If you’re thinking of selling a business, keep these seven tax considerations in mind.
Baby boomers own 2.3 million businesses, according to Project Equity. This nonprofit organization predicts that 6 out of 10 owners plan to sell their businesses within the next decade. If you’re among this number or a younger-generation owner thinking of selling a business, keep these seven tax considerations in mind.
1. Negotiate everything for the sale of a sole proprietorship
Unlike a sole proprietorship, this is sold as if all assets were sold separately.
Most investments yield low-tax capital gains. Inventory sales provide regular revenue. Parties negotiate selling conditions, including allocating the purchase price to the business’s assets.
IRS Form 8594, Asset Acquisition Statement, shows seven classes of assets to which you must allocate the purchase price. The first class includes cash and checking accounts, to which you allocate the purchase price dollar-for-dollar. The final class (class VII) is for goodwill and going-concern value. This is the intangible asset that commands part of the purchase price. The more goodwill the business had, the greater the allocation to this class.
Negotiation takes place regarding the distribution.
The seller wishes to assign as much as possible to assets with a capital gain, such as goodwill, whereas the buyer wishes to assign as much as possible to assets that lose value over time, such as equipment and real estate.
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2. Sell a partnership interest
The selling of a partnership interest results in capital gain or loss. Unrealized receivables or inventory gains or losses are classified as ordinary. Opportunity Zone investments delay capital gains (see #7).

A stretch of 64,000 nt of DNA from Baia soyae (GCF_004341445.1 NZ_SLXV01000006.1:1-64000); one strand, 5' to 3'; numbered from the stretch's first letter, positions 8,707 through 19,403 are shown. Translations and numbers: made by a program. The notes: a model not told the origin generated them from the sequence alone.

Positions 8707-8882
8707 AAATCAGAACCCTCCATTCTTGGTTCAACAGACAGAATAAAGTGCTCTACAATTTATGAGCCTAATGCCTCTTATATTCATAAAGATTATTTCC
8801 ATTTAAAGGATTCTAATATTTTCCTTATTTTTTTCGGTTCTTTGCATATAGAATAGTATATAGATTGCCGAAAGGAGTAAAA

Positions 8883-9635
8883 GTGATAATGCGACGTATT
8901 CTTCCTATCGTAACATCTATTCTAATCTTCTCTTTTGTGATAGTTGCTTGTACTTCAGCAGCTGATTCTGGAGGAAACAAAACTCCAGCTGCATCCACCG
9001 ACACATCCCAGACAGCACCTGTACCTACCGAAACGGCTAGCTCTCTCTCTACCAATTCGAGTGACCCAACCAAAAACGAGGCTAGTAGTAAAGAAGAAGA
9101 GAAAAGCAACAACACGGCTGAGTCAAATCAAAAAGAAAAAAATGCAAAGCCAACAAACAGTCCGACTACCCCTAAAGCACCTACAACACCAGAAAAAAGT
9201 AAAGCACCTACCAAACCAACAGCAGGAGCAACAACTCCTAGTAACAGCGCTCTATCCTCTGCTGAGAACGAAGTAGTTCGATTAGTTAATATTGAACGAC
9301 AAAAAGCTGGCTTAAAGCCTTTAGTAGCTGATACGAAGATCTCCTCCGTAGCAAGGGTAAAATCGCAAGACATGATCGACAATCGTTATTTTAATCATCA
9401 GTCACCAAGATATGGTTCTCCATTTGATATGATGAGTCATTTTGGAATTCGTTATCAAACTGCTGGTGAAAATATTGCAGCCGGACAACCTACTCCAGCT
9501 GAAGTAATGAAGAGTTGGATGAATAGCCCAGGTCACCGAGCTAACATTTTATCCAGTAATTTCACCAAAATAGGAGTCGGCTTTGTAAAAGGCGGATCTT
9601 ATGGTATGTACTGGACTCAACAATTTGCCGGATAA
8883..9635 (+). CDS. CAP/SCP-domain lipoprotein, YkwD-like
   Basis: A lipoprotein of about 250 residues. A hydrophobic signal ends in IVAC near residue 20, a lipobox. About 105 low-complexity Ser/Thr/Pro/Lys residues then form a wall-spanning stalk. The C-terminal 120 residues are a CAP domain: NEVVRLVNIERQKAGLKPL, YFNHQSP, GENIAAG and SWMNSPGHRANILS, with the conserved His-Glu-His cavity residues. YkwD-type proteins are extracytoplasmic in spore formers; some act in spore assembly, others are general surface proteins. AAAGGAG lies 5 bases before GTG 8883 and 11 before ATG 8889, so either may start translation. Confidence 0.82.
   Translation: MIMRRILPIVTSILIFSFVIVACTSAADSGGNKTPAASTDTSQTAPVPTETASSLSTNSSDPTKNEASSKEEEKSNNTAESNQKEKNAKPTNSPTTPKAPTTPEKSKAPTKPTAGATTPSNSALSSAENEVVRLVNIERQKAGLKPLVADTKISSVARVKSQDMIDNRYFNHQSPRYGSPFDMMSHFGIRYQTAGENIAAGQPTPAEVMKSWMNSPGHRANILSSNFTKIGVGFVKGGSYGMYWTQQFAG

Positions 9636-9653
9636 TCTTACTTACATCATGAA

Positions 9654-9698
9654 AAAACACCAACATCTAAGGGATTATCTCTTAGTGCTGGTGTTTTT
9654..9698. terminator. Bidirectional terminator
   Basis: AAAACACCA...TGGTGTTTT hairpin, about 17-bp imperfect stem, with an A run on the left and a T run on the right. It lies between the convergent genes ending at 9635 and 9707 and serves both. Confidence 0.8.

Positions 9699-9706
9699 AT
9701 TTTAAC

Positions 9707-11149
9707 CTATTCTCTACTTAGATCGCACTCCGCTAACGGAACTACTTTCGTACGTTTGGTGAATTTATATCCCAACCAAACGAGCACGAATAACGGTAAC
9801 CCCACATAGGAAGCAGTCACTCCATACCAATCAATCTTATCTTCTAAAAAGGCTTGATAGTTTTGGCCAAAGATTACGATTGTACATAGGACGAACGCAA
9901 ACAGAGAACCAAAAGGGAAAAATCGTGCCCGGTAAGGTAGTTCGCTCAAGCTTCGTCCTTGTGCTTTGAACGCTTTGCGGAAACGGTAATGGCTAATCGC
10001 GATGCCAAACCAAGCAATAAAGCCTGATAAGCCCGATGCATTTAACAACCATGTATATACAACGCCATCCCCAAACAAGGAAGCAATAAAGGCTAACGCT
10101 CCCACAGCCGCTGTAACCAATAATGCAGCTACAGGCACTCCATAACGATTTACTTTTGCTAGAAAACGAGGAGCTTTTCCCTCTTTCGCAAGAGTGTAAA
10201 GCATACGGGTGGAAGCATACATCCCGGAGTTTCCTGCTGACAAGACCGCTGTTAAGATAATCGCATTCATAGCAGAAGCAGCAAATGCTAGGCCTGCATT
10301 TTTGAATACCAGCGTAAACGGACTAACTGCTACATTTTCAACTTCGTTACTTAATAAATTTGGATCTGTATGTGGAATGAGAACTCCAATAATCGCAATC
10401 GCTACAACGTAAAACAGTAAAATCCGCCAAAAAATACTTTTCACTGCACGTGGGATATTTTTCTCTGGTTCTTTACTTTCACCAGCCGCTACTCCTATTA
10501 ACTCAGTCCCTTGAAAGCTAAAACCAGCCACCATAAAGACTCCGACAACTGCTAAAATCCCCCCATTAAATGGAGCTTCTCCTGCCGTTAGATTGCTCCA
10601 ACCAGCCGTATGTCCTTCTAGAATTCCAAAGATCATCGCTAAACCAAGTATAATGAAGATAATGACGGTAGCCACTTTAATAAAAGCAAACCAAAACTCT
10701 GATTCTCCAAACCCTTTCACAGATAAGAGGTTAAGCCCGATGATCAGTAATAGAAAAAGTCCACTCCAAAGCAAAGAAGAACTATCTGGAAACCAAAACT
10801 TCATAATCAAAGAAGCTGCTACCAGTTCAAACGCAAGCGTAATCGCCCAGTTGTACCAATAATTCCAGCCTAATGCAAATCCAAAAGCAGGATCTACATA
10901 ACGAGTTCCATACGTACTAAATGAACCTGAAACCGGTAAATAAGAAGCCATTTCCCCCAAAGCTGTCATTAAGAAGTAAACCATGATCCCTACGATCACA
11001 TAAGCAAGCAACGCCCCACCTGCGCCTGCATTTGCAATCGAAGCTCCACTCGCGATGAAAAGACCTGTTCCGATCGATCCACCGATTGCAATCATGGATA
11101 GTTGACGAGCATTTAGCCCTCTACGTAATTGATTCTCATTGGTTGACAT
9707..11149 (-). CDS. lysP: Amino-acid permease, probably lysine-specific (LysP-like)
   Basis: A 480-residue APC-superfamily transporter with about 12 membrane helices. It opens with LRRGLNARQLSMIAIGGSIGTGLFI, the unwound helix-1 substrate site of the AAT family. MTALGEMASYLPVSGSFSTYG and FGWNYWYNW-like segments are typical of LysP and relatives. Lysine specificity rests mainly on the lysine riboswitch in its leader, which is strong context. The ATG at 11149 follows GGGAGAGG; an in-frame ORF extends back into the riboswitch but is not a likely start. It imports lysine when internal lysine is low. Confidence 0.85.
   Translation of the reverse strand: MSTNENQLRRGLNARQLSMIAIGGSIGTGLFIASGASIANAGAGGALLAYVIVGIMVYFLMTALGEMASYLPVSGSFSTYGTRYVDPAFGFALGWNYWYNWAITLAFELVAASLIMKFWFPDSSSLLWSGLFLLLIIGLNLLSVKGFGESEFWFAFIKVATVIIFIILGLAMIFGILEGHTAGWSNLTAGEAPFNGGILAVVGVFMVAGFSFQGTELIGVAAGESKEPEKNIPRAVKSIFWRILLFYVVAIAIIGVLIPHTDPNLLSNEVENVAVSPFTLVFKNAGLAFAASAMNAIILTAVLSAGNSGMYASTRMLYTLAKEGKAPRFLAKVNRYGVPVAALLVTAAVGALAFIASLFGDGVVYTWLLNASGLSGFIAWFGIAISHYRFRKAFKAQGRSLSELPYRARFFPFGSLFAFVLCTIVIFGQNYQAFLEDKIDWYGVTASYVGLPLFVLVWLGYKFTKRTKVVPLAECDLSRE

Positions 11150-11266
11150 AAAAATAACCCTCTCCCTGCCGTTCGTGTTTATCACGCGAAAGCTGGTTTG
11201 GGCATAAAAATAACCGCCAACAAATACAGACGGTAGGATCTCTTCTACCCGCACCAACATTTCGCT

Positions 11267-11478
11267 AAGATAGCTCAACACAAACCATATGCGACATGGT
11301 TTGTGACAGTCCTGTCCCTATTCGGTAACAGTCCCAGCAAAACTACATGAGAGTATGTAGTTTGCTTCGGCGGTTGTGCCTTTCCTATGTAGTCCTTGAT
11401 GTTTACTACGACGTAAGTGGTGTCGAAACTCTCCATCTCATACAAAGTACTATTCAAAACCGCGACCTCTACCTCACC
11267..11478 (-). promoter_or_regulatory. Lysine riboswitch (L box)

3. Decide on a corporate sale of stock or assets
If you own a corporation, you can choose how to set up the sale: you can sell stock or call it a sale of assets. Most sellers prefer to just sell the stock and report only the capital gain on their taxes. But buyers prefer an asset sale because it gives the assets they’re buying a higher basis. Again, the structure of the sale can be decided through talks between the parties. For example, a seller might be willing to take a little less for a stock sale because they would have to pay more in taxes if they sold the stock as an asset.
4. Make an S election
C and S businesses can sell shares or assets. S corporations save taxes. A C corporation’s sale gains are subject to an extra 3.8% Medicare tax. If the business is a S corporation and the owner is actively participating, the gain is not taxed. A C corporation anticipating a sale can chose S status if it meets the requirements.
5. Use an installment sale
One of the ways to minimize the tax bite on profits from the sale of a business is to structure the deal as an installment sale. If at least one payment is received after the year of the sale, you automatically have an installment sale. But there are some points to keep in mind. You can’t apply installment sale reporting for the sale of inventory or receivables. And there’s always a risk in an installment sale arrangement that the buyer will default. Details on installment sales in the instructions to Form 6252.
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6. Sell to employees
If you prepare ahead, you can sell your C corporation to your employees through an ESOP (ESOP). ESOPs are employee-owned (IRS has further info). From the owner’s standpoint, there are captive buyers. You establish a fair price and get ESOP cash. Roll the proceeds into a diversified portfolio to defer text.
You can also use ESOPs for S corporations, but the deferral option for an owner doesn’t apply. Revoking an S election in anticipation of a sale is something to consider.
7. Reinvest gain in an Opportunity Zone
They can reinvest their proceeds in an Opportunity Zone (you go into a Qualified Opportunity Zone (QOZ) Fund for this purpose). Gains must be recognized by December 31, 2026, or earlier if the fund interest is disposed of before that date. If you hold the investment beyond this date, you may be able to take advantage of future appreciation tax-free. An owner who sells his or her business doesn’t have to put all the proceeds into a QOZ, but tax deferral is limited accordingly. Find details about Opportunity Zones from the IRS.
Many business owners find it difficult to walk away from their businesses. They love the action and don’t have personal plans for their time in retirement. They can consider negotiating a consulting agreement with the buyer. This gives the departing owner ongoing income and continuing tax breaks (such as claiming the qualified business income deduction if eligible).qualified business income deduction
A sale of a business is a highly complex matter from a legal and tax perspective. Don’t proceed without expert advice.